Today’s professionals are increasingly gravitating towards opportunities that allow them to dictate their schedules, enjoy greater work-life balance, and live and work from wherever they choose. As companies begin to embrace flexible work arrangements, many in the workforce are finding that a fruitful freelance career is more attractive, and more attainable, than ever before.
This trend is particularly striking in the design industry. A global survey of more than 17,000 design professionals by Dribbble found that more than 75 percent of respondents have done freelance work within the past year, and many are currently hunting for new freelance opportunities. So, how can freelance designers in an increasingly competitive market set themselves apart and generate more job opportunities? The answer is by leveling up their skill sets and building their networks.
Nearly half of the U.S. designers surveyed said they learned design in school, but a third reported learning design on their own. There are many resources for learning new skills that don’t involve a classroom. You can develop your expertise, sharpen your skills, and expand your knowledge into new areas without leaving your desk (or couch, or coffee shop, or library). The most successful freelancers keep their skills honed through regular design exercises, like Dribbble’s Weekly Warm-Up, or expand their knowledge base through digital learning communities like Skillshare or Udemy, which offer the ability to take online classes on your schedule. With the design community reporting that Motion and Illustration will be the top technical skills to know in the next few years, there’s no time like the present to start investing in yourself.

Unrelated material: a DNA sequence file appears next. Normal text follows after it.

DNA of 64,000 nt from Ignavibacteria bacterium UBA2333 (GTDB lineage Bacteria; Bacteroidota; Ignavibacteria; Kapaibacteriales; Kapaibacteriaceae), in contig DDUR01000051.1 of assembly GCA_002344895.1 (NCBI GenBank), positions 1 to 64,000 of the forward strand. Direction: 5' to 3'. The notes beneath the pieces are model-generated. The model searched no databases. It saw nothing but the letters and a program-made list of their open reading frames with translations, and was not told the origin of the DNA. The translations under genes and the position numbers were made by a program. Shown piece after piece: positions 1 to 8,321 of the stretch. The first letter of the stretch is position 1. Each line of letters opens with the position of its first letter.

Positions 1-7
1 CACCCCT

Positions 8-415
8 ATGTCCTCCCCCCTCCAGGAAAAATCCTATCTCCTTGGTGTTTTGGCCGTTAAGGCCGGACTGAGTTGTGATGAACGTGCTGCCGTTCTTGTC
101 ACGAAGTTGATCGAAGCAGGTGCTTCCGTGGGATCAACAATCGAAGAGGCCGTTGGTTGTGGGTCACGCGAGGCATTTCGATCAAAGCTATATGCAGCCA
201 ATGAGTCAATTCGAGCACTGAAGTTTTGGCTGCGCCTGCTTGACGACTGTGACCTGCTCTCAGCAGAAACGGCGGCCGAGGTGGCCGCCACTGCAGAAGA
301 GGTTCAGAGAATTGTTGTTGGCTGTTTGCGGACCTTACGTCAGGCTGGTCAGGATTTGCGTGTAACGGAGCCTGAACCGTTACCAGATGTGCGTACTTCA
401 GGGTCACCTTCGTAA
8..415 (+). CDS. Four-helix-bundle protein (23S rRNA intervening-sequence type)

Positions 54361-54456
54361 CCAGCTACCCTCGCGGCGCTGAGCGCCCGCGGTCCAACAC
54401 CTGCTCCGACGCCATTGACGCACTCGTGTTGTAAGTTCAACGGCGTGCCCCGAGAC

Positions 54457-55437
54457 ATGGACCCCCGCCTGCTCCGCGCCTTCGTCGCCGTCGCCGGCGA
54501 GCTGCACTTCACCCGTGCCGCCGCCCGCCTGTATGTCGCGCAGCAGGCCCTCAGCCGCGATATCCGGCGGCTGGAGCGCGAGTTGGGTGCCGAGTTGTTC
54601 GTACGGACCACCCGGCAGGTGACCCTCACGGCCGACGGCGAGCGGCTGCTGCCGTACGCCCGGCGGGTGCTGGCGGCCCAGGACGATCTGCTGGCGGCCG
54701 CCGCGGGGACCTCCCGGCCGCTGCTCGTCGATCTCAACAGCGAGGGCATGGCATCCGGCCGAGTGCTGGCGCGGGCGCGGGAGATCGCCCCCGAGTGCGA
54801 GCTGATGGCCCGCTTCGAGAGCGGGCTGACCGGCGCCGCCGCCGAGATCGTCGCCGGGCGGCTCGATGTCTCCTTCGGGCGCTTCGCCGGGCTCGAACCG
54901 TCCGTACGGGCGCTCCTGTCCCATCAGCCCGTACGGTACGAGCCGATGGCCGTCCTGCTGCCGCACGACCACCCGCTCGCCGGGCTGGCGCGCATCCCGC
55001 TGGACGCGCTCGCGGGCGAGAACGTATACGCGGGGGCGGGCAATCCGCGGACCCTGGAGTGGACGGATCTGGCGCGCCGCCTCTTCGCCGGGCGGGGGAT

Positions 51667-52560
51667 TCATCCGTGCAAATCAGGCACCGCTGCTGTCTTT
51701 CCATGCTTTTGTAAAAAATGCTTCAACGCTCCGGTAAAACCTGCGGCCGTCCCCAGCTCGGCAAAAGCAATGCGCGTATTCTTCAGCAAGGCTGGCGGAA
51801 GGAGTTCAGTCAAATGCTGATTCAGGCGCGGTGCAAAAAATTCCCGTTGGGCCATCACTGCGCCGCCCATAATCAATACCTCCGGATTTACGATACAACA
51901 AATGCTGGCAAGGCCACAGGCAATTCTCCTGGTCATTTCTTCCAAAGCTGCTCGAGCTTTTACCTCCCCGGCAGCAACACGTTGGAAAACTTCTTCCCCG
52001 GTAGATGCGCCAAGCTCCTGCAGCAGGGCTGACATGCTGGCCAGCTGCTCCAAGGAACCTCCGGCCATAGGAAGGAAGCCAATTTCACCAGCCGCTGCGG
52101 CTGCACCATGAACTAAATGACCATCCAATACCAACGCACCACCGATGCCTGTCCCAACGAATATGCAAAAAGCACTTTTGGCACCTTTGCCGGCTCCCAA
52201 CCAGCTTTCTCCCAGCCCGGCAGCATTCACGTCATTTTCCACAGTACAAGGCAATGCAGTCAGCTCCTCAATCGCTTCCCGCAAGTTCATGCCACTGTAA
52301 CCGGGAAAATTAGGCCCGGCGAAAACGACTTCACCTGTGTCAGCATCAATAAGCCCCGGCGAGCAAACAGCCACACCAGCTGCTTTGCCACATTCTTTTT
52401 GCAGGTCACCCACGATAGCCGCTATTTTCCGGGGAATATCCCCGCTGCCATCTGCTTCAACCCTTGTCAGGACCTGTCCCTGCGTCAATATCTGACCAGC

In addition to technical skills, designers are interested in improving communication and business skills. In many cases, being a freelancer means being self-employed, which can come with a new set of challenges. Not only are you working on your creative projects, you’re also managing client reporting, balancing your finances, developing contracts, and more. As such, freelancers should consider refining their business acumen through e-courses and other online resources, or connecting with a volunteer business mentor via organizations like SCORE.
When it comes to getting hired, it’s critical that freelancers build meaningful connections with fellow designers and hiring professionals in the industry.
Common ways designers find freelance opportunities are through direct email, in person, or via message on a portfolio website or networks like Dribbble, LinkedIn, Instagram, or Twitter.
Though there is a clear opportunity to secure freelance work through in person connections, more than 50 percent of designers surveyed reported not going to any conferences, workshops, or industry get-togethers in the past six months.
Not only are meetups a great opportunity to grow your network, they’re also a way to combat some of the challenges that come with remote and freelance work. 21 percent of remote employees surveyed felt a lack of team bonding, and 18 percent said they struggle with loneliness and lack of regular human interaction.
Keeping connections with other freelancers, whether in your own industry or others, can help you feel emotionally supported. While there are many ways to connect with others digitally, there is a value to in-person connection that simply can’t be met by an app or social network.
Being a freelancer can enable you to find meaningful opportunities to express your creativity and to build a career that you’re proud of, all on your own terms but you have to work at it. Investing in yourself, growing your skill set on a consistent basis, and building connections with others will not only make you a more competitive candidate in the eyes of hiring managers, it will also enrich your life, both personally and professionally.